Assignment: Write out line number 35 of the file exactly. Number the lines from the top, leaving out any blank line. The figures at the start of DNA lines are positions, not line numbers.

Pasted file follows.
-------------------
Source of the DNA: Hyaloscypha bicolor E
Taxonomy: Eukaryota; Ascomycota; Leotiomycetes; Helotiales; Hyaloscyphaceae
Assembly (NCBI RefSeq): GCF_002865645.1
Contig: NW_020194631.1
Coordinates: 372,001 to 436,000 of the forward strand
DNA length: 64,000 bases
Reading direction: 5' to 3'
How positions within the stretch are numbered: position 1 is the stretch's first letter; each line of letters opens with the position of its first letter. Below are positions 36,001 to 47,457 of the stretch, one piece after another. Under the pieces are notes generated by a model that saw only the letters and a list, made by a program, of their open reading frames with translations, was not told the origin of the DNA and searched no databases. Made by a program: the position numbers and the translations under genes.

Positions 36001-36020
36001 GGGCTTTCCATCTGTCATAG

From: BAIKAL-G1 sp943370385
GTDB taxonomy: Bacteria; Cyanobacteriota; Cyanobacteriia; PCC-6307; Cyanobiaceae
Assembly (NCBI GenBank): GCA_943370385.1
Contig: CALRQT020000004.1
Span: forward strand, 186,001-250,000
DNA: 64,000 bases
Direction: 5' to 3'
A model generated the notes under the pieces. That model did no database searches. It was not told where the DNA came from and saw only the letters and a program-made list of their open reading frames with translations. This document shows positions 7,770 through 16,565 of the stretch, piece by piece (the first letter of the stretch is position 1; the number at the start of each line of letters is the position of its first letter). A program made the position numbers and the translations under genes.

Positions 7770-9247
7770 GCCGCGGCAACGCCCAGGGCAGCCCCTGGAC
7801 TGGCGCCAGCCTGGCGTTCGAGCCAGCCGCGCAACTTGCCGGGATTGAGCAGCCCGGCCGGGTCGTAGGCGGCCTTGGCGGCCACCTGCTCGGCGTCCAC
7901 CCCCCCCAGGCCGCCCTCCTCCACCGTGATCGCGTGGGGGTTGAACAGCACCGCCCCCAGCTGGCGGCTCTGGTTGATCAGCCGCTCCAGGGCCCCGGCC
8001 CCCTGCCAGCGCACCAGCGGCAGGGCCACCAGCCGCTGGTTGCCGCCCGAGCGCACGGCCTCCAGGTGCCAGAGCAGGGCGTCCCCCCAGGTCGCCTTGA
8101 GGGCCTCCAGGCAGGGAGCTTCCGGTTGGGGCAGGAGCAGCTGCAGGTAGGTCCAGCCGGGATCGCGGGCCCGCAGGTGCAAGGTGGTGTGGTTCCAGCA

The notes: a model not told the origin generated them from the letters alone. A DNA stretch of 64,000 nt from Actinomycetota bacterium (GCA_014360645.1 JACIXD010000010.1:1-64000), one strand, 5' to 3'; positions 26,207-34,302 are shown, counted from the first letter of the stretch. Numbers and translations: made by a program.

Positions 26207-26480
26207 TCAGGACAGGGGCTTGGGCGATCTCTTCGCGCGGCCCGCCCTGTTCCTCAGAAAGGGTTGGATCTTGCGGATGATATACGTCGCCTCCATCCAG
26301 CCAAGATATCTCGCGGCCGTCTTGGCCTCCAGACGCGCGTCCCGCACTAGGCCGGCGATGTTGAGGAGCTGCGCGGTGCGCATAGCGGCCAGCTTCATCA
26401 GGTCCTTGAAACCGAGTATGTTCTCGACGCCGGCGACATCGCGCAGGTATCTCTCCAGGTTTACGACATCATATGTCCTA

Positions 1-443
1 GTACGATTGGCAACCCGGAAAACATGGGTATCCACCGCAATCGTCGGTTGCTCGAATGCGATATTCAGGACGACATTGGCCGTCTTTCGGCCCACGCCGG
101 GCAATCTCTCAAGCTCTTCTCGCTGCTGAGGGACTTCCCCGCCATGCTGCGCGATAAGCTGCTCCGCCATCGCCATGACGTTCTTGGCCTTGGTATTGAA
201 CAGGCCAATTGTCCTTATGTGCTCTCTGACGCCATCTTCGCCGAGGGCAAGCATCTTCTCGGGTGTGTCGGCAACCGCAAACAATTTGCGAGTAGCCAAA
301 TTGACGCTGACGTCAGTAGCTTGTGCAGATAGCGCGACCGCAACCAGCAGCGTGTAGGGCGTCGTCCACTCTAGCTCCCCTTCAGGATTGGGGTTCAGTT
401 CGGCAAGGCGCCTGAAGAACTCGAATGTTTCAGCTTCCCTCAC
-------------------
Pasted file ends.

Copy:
401 CGGCAAGGCGCCTGAAGAACTCGAATGTTTCAGCTTCCCTCAC